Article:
Supreme Court to determine if police have access to hotel guest registries

The U.S. Supreme Court will preside over a dispute as to whether or not hotel and motel operators have the ability to challenge a Los Angeles city ordinance allowing police to view guest registries. Local officials argue that this power allows them to investigate crimes such as prostitution and gambling.

According to Reuters, the City of Los Angeles asked the Supreme Court to look into the case after an appeals court claimed the ordinance violated the U.S. Constitution's Fourth Amendment, which protects against unlawful searches and seizures. The current ordinance requires hotel operators to collect a list of information on each guest, including their name and address, car model, license plate number and method of payment. The records are then available for police inspection at any time without a warrant.

ABC News reported that the federal appeals court in San Francisco was divided 7-4 in ruling the ordinance violated the privacy rights of hotels but not their guests. Judge Paul Watford wrote for the appeals court that the records are hotel property, and "the hotel has the right to exclude others from prying into the contents of its records."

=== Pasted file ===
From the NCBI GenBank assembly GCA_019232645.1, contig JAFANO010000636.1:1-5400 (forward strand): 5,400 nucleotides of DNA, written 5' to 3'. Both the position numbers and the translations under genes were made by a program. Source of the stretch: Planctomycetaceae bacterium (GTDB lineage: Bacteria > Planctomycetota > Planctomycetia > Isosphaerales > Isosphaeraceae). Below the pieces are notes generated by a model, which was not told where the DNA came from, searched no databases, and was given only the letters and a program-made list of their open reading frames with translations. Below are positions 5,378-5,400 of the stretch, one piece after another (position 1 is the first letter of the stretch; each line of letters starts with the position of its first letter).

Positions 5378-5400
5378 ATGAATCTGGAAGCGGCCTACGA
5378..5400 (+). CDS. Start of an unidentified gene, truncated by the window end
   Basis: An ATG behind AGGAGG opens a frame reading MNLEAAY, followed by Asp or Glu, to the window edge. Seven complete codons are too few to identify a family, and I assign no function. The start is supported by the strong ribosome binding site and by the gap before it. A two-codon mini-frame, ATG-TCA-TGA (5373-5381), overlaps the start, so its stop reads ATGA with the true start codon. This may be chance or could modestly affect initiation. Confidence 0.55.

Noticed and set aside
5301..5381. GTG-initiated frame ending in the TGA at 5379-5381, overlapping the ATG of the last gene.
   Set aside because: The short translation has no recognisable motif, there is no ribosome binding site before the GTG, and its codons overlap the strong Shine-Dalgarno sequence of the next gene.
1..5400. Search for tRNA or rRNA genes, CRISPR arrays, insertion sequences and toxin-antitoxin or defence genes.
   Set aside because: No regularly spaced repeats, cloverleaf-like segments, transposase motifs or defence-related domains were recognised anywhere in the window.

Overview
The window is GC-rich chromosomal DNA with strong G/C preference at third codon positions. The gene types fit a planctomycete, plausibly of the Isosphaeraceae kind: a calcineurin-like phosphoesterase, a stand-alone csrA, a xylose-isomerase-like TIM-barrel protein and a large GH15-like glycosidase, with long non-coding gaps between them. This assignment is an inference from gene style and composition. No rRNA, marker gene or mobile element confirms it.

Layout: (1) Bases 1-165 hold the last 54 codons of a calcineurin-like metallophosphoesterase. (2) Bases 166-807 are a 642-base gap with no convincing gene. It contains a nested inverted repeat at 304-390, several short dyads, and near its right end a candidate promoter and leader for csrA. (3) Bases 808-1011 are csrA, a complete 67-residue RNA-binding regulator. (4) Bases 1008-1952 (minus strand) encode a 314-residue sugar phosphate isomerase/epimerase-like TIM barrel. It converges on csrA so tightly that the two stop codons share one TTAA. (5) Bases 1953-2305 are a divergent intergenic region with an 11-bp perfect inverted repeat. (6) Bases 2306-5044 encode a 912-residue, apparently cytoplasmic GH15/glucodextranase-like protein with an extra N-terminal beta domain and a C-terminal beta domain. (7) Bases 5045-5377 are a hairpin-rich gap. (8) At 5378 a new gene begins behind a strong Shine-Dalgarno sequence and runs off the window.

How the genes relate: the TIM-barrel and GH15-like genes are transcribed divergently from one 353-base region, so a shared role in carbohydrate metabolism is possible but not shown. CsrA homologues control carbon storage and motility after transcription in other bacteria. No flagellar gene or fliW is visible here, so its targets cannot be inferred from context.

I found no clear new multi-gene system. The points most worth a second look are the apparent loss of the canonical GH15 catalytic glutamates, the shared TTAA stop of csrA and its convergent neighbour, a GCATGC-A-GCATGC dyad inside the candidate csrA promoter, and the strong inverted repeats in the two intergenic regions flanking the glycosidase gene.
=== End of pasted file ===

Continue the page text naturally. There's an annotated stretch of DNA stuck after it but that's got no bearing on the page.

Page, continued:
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Meanwhile, Judge Richard Clifton noted that courts have ruled previously that hotels guests have no expectation of privacy in regards to their names and room numbers on records. "A guest's information is even less personal to the hotel than it is to the guest," Clifton wrote.

The Los Angeles Times reported that a number of motel owners felt intimidated by police, and object to frequent late night inspections of their properties. The court is scheduled to hear arguments for the case, City of Los Angeles vs. Patel, in early 2015.

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